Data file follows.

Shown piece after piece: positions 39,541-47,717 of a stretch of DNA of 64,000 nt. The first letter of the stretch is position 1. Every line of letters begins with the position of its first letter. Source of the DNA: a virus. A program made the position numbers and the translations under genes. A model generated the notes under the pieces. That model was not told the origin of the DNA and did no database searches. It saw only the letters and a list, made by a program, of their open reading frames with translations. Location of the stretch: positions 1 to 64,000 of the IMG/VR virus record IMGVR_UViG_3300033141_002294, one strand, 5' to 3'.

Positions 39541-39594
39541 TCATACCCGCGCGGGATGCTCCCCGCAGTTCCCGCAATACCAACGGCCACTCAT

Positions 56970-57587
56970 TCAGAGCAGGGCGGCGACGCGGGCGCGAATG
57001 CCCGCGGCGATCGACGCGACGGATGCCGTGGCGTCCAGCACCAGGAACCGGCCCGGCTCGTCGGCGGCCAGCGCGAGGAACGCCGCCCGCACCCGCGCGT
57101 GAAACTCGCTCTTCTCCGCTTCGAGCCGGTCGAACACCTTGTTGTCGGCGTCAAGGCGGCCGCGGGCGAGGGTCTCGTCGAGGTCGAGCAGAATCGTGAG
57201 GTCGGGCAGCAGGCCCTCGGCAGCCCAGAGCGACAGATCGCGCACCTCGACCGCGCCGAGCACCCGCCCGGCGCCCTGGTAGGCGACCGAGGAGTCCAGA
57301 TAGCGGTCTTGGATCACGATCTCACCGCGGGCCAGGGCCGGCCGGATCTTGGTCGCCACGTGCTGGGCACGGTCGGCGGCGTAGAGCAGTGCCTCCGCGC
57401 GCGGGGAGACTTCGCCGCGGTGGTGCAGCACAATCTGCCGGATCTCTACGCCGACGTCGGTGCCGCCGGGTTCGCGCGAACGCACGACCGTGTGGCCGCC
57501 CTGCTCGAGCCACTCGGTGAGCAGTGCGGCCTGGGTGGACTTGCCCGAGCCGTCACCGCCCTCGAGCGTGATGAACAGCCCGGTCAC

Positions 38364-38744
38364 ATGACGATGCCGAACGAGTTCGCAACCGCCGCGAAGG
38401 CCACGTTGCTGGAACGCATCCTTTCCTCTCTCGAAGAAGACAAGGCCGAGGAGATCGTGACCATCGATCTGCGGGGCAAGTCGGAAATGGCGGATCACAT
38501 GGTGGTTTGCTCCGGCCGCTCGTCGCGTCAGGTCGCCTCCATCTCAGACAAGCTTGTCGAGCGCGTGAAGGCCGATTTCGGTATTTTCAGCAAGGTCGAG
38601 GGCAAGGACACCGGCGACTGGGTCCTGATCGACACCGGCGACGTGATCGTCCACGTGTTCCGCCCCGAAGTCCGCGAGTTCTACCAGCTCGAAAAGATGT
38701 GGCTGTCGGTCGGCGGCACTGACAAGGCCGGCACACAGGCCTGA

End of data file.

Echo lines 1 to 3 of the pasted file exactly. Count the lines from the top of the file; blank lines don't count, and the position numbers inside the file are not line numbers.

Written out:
Shown piece after piece: positions 39,541-47,717 of a stretch of DNA of 64,000 nt. The first letter of the stretch is position 1. Every line of letters begins with the position of its first letter. Source of the DNA: a virus. A program made the position numbers and the translations under genes. A model generated the notes under the pieces. That model was not told the origin of the DNA and did no database searches. It saw only the letters and a list, made by a program, of their open reading frames with translations. Location of the stretch: positions 1 to 64,000 of the IMG/VR virus record IMGVR_UViG_3300033141_002294, one strand, 5' to 3'.

Positions 39541-39594
39541 TCATACCCGCGCGGGATGCTCCCCGCAGTTCCCGCAATACCAACGGCCACTCAT